PHILADELPHIA (AP) — Fresh off a spirited convention, Hillary Clinton told prospective voters Friday they face a "stark choice" in November and pressed ahead with the scalding rhetoric against her Republican rival that marked many of the speeches in Philadelphia. Another distraction arose, however, as her aides acknowledged that a hacking attack that exposed Democratic Party emails also reached into a computer system used by her own campaign.
Rallying in Colorado, Donald Trump denounced Clinton's convention speech as "full of lies" and said he's starting to agree with those calling for Clinton to be locked up.
Not long after, the intrusion into a system used by the Clinton campaign came to light, first reported by Reuters. The FBI said it was working to determine the "accuracy, nature and scope" of the cyberattacks. Campaign spokesman Nick Merrill said the newly disclosed breach affected a Democratic National Committee voter analysis program used by the campaign and other organizations. The hackers had access to the program for about five days.
Merrill said outside experts found no evidence that the campaign's "internal systems have been compromised" but gave no detail on the program or nature of the attacks. President Barack Obama and cybersecurity experts have said Russia was almost certainly responsible for the DNC hack, and the House Democratic campaign committee reported Friday that its information had been accessed.
The developments followed the leaking of DNC emails earlier in the week that pointed to a pro-Clinton bias by party officials during her primary contest against Bernie Sanders. In the furor, party chairwoman Debbie Wasserman Shultz resigned just as Democrats were launching their convention.
Clinton is in the midst of a post-convention campaign bus tour through the battleground states of Ohio and Pennsylvania.
She told supporters in a West Philadelphia arena the coming election is the most important one in her lifetime.
"It's not so much that I'm on the ticket, it's because of the stark choice that's posed to Americans in this election," she said.
In Colorado Springs, Trump at times seemed to brush off the fierce convention-week Democratic criticism, which went so far as to question his sanity. Sounding more like a pundit than the subject of all the vitriol, he pronounced her speech "so average" and "full of cliches." But he grew harsher as his event went on.
"Remember this," he said, "Trump is going to be no more Mr. Nice Guy." And for the first time he encouraged his crowd's anti-Clinton chants of "lock her up."
"I've been saying let's just beat her on Nov. 8," he said, "but you know what? I'm starting to agree with you."
Polls find that most Americans question Clinton's honesty. But in her convention speech and her first events afterward, her priority was to go after Trump, not ask for trust.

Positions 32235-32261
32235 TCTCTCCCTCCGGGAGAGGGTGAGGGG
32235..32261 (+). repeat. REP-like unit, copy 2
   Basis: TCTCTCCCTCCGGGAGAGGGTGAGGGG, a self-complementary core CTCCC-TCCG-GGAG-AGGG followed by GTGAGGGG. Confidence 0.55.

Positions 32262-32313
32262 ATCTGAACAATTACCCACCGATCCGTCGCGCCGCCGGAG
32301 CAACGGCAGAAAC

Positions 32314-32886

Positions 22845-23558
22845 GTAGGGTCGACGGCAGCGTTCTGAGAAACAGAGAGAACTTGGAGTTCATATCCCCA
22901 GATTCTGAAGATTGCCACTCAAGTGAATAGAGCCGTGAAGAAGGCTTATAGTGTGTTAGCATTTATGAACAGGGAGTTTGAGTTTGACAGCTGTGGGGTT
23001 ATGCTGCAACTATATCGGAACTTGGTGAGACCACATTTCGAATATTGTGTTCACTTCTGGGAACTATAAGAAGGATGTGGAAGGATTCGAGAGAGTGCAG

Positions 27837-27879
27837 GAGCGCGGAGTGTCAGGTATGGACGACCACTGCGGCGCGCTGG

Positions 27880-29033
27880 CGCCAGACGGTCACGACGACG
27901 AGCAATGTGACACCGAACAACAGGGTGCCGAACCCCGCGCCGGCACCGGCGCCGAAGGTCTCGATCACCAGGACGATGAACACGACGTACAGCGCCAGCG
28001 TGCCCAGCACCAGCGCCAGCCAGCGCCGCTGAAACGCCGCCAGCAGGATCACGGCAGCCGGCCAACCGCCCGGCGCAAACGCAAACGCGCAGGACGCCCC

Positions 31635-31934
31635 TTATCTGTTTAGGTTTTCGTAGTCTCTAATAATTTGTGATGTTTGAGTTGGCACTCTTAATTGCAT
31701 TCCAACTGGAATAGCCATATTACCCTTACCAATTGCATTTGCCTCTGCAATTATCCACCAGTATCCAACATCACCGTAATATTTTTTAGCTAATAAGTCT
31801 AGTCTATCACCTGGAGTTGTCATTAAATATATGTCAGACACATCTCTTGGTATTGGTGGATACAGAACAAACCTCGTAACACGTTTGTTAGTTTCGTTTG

Joined on the bus tour by her husband, Bill Clinton, running mate Tim Kaine and his wife, Anne Holton, Clinton stopped at a toy and plastics manufacturer in Hatfield, Pennsylvania, where she and Kaine cast Trump as a con artist out for his own gain.
"We don't resent success in America but we do resent people who take advantage of others in order to line their own pockets," said Clinton, addressing local officials and employees on the factory floor.
Trump is also focusing on Ohio and Pennsylvania, as states where he might make headway with blue-collar white men. That group of voters has eluded Clinton and was perhaps a hard sell after a Democratic convention that heavily celebrated racial and gender diversity.
Clinton is playing up economic opportunity, diversity and national security. Democrats hammered home those themes this week with an array of politicians, celebrities, gun-violence victims, law enforcement officers and activists of all races and sexual orientation.
Their goal is to turn out the coalition of minority, female and young voters that twice elected Barack Obama while offsetting expected losses among the white men drawn to Trump's message.
Democrats contrasted their optimistic message with the more troubled vision of the state of the nation presented by Trump and others at the GOP convention a week earlier. Kaine told CNN he found the Republican gathering "dark and depressing.'
The convention provided hours of glowing tributes to Clinton, including deeply personal testimonials from her husband, daughter Chelsea Clinton and Obama.
And Clinton offered an open hand to backers of Sanders, saying, "I've heard you. Your cause is our cause." But Trump said Friday that Sanders "sold his soul to the devil" when he — unlike some of his loudly protesting supporters — threw his support behind Clinton.
Lemire reported from Colorado Springs, Colorado. Associated Press writer Eric Tucker in Washington contributed to this report.
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